We are asked on this appeal to withdraw that feature of the opinion for that its error is illustrated when a subdivision for residential purposes is developed in the city by private owners who build and dedicate streets, and in those streets lay a system of sanitary sewers as well as storm sewers. The contention is that those sewers belong to such private individuals who may confer on the purchasers of residential lots the right freely and without charge to use the sewer system constructed by the subdivision promoters. But that right depends upon a veriety of circumstances: (1) Whether the city has accepted the dedicated streets; and (2) if not, whether the sewer system in question connects with that of the city or its disposal arrangement.

Referring to the first inquiry above, we note that an acceptance of the dedication of the streets is necessary for them to become public. Ivey v. City of Birmingham, 190 Ala. 196, 67 So. 506. The mere approval, as required by section 15, Title 56 as a condition to the recording of the plat under section 12, Title 56, Code, is not an acceptance of the dedication of such streets proposed for dedication by the plat. Tuxedo Homes v. Green, 258 Ala. 494, 63 So.2d 812; see, also, Title 37, sections 798, 799. It requires some distinct act by the city to constitute an acceptance, such as a formal resolution or by acts and conduct of the city authorities recognizing it as a dedicated street. After the city has accepted its dedication there are certain duties and responsibilities imposed by statute upon the city. They result from what is now Title 37 beginning with section 502. Prior to that enactment the upkeep of the streets was a governmental function and not a legal duty, except as otherwise provided by some special law. Albrittin v. Mayor & Aldermen of City of Huntsville, 60 Ala. 486. Thereafter it has been a...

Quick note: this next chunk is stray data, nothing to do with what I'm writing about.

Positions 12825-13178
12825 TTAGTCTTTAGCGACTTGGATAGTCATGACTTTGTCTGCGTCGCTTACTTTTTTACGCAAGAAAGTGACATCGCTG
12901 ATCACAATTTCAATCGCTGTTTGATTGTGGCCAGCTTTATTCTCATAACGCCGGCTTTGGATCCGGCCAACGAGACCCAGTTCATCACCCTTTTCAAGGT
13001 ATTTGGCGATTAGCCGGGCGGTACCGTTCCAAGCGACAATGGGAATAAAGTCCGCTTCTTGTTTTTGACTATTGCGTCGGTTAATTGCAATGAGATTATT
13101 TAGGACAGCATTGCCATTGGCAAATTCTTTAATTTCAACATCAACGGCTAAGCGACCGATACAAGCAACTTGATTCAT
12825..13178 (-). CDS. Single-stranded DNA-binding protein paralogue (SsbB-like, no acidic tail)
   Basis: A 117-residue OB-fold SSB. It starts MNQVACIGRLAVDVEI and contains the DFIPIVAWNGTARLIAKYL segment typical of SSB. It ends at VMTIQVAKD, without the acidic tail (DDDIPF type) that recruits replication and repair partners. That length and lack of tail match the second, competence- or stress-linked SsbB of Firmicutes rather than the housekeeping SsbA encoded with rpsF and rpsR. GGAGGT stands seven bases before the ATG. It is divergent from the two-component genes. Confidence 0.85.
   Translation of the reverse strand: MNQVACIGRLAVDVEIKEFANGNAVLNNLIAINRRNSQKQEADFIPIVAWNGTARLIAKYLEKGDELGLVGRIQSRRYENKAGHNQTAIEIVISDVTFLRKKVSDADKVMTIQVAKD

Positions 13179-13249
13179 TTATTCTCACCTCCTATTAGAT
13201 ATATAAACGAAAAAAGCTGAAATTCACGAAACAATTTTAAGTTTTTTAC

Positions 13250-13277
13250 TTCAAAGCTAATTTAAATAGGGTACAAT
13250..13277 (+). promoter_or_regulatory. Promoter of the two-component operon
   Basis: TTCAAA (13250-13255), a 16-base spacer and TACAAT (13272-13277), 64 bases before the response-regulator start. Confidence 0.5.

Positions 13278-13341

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11 practice notes
  • Jackson v. City of Florence
    • United States
    • Supreme Court of Alabama
    • July 10, 1975
    ...that immunity in §§ 502--504. In 1954, this court, in discussing a dedicated street said in Oliver v. Water Works & Sanitary Sewer Board, 261 Ala. 234, 73 So.2d '* * * It requires some distinct act by the city to constitute an acceptance, such as a formal resolution or by acts and conduct o......
  • City of Prichard v. Kelley
    • United States
    • Supreme Court of Alabama
    • May 30, 1980
    ...212 Ala. 202, 102 So. 23; City of Birmingham v. Whitworth, 218 Ala. 603, 119 So. 841." Oliver v. Water Works & Sanitary Sewer Board, 261 Ala. 234, 236-237, 73 So.2d 552, Page 405 553-554 (1954). It is now fully recognized that the duty imposed upon cities to keep their public ways free of d......